I bet the mint prices these low to get back at the AP's and allow the common folk a chance at the series. The only problem is that the mint website will be clogged on the day of and with just 27000 of each coin, there will be just as many people dissapointed. Do you really think that everyone will get their 5 coin set even if the limit is one set per household. I think the mint is screwed at this point when it comes to public opinion. You'd better have a couple of computers, a phone, and already logged on on the day of the numis sale. Even then…..good luck.

  34. Anonymous says

    Apmex would have had to place a limit on how many sets could be bought per household. If they had just lowered the price to a "reasonable bullion price", then I would have bought 50 sets. Can you imagine if they sold these sets for $900. They would have been sold out in the first hour. All the other APs would have sold out as well. I don't think it is the responsibility of the AP to ensure fair distribution to all collectors. Sure it would have been great to get these around spot, but my guess is that many of us would have missed the boat anyway due to selling out extremely fast. Anyway, I love all the hype and checking blogs and ebay prices and AP websites. Its all so much fun.

  35. Anonymous says

    You bring up a good point. I certainly was planning on buying two sets if the price was around 1,000. Instead I got only one.

  36. Anonymous says

    Give Apmex some credit. They could choose to sell all their sets to secondary or third tier dealers at the same price or even higher. Insead they chose to offer some of their allowance directly to the public, and all the complains… Imagine if all the AP's sell their sets to smaller dealers, what price we'll get? Check Ebay and you'll find out.

  37. Anonymous says

    Is the mint required to sell to "authorized purchasers" by law, or do they just enjoy being such a prick about it?

  38. Anonymous says

    Whoa , and they will even buy the set back from you for 1250.00 (subject to certain minimums) , what a great company!!

  39. Anonymous says

    The Mint is required to sell ALL bullion through the authorized purchaser program.

    The Mint has sold bullion to the public by striking the coins twice instead of once, adding a plastic holder and a pretty box, and giving it a mintmark. This treatment gets you a 40% mark-up over spot prices and the label "numismatic" version.

    The Law requiring this coin did not require the Mint to provide these coins to the public, only to the bullion network.

    And to anyone thinking the Mint will price these anywhere near spot, note that they admit in the annual report that they require a 15% profit on "numismatic" coins above and beyond their extraordinarily bloated cost of production.

  40. Anonymous says

    I count at least 15 sets that sold on eBay today for $1700-1800. Looks like APMEX underpriced the 1,000 sets they've sold so far and left money on the table for buyers.

  41. Anonymous says

    It's unfortunate about the law. However, the mint still comes across as very careless and greedy. I'll be spending my money on classic coins instead. The designs, quality, and composition are all generally of higher standards than coins today.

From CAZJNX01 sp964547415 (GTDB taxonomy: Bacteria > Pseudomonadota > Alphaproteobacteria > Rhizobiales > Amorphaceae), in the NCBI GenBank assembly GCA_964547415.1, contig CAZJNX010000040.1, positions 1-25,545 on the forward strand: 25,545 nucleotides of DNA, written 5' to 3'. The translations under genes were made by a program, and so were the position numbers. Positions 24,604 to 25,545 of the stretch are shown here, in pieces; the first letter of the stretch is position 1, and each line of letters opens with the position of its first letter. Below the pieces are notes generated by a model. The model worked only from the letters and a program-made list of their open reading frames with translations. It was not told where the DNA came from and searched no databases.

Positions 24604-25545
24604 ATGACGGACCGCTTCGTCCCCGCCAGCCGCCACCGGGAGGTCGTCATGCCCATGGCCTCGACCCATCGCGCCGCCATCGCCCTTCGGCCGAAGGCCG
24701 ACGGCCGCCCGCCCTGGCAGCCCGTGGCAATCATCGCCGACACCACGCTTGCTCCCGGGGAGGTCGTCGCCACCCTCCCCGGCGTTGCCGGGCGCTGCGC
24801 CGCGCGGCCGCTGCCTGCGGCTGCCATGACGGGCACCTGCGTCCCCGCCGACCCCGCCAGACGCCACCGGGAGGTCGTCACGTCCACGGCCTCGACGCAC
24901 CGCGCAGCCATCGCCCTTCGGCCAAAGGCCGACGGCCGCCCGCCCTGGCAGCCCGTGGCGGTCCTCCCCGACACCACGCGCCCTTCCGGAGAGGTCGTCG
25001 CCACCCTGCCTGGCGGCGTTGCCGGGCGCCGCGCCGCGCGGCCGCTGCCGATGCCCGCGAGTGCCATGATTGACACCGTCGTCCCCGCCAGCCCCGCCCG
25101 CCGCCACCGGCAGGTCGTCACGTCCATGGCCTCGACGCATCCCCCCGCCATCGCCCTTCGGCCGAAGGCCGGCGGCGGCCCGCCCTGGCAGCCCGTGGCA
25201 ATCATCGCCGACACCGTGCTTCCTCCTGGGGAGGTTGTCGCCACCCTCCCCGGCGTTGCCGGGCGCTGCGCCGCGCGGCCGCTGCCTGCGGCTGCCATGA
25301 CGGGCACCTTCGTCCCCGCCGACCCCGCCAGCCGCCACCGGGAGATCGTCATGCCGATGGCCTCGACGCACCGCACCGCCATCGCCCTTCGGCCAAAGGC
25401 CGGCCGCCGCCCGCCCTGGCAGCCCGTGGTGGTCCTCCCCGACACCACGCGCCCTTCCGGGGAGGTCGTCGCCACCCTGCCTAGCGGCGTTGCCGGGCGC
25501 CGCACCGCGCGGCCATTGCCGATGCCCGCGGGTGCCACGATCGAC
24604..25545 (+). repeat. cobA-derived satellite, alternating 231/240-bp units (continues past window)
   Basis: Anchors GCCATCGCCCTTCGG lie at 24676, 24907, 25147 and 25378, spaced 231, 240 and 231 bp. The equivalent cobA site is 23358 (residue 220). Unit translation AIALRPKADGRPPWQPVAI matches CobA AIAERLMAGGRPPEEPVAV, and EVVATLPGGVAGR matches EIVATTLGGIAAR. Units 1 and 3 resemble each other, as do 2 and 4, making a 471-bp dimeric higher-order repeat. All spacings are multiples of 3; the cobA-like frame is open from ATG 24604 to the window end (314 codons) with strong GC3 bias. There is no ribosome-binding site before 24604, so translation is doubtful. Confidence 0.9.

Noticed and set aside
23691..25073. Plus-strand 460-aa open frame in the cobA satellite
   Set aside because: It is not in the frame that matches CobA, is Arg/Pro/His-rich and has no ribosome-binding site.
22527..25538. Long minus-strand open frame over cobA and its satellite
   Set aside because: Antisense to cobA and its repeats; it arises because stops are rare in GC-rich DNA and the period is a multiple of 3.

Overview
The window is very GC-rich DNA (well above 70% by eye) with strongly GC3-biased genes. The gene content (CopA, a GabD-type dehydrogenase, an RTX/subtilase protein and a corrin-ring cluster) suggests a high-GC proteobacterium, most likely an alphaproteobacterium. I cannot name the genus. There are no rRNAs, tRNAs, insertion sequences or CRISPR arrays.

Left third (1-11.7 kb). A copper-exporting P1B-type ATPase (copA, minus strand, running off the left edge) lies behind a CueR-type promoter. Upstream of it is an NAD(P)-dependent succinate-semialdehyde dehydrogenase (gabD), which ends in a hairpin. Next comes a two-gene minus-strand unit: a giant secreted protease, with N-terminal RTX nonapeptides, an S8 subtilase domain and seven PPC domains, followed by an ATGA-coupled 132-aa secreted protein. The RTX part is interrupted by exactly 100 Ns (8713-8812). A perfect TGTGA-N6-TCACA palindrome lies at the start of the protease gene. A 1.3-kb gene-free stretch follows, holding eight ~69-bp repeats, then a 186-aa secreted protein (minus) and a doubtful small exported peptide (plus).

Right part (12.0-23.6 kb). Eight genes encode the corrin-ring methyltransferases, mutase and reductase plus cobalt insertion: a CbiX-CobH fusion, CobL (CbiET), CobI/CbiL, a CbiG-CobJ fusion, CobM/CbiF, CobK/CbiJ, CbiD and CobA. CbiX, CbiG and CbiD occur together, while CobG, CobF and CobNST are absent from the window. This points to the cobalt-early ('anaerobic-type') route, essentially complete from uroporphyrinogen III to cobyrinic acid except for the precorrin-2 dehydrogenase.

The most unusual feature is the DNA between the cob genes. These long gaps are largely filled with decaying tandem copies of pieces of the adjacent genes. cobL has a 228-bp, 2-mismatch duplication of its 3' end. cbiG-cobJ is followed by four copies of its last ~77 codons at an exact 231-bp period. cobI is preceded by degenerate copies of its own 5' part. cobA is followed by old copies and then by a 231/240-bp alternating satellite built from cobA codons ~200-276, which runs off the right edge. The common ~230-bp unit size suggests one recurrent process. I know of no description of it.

42. Anonymous says

    The cost of the sets to APMEX and other dealers was only $800 a set, and we got charged $1400? What a ripoff.

  43. Anonymous says

    If you look at the list of authorized dealers very few went from the dealer directly to the public. From what i've read, the authorized dealers sell them to the next dealers and then the coins are offered to the public. A lot of the dealers are securities dealers like MTB,Prudential and Fidelity. These firms store silver in allocated accounts and then deliver to upon request of the account holder (scotia maccata comes to mind). These were meant to be just bullion but are taking on a life of their own. My guess is Apmex was getting a lot of bids from tertiary dealers. I wouldnt be suprised if that was EVERYTHING they had as a lot the 3300 was already reserved from these major coin dealers. Even if they all somehow make it to the coin market at large it's going to be a while ,And places like gainsville coins and the like will have to mark up from the dealer prices. This could get ugly fast. In the short term these look like they will do good. Long term is anybody's guess.

  44. Anonymous says


    Ummmm, no one is forcing you to buy these bullion coins. Since you cannot make a profit, stop whining.

  45. Anonymous says

    I did buy 1 set, and I shall not make a profit. Maybe my children or grandchildren may 50 years from now….

  46. Anonymous says

    Okay, enough of the "no one is forced to buy these." Thats a nice slogan in a mostly free market. But the mint set up an artificial monopoly in allowing only a few businesses (AP's) to control the sales on an exceptionally limited bullion product which was known in advance to be limited. The AP's violated the spirit of the contract with the mint and the mint was asleep at the wheel as are most government agencies. The mint can pull out obscure policies and regulations for about everything else they do. It appears to me there are grounds for formal complaints against these AP's. The mint was stupid so no grounds for complaint there.

  47. Anonymous says

    APMEX is sold out. I hope the mint undercuts these prices or at least the secondary markets prices.

  48. Anonymous says

    Don't hold your breath that the U.S. Mint will have lower prices…this was a test. I do see a quick rise of Silver to $50.00 an ounce. Each year the price of Gold has caught up to the Spousal coins selling price from the previous year…Silver will do the same.

  49. Anonymous says

    To all posters saying "you don't have to buy it" are missing the point. Even though the market bears the rip off pricing by APMEX, it is an injustice and abuse.

    Either produce quantities of bullion for resellers (in the millions) or if you produce lower volume products, sell directly from the Mint.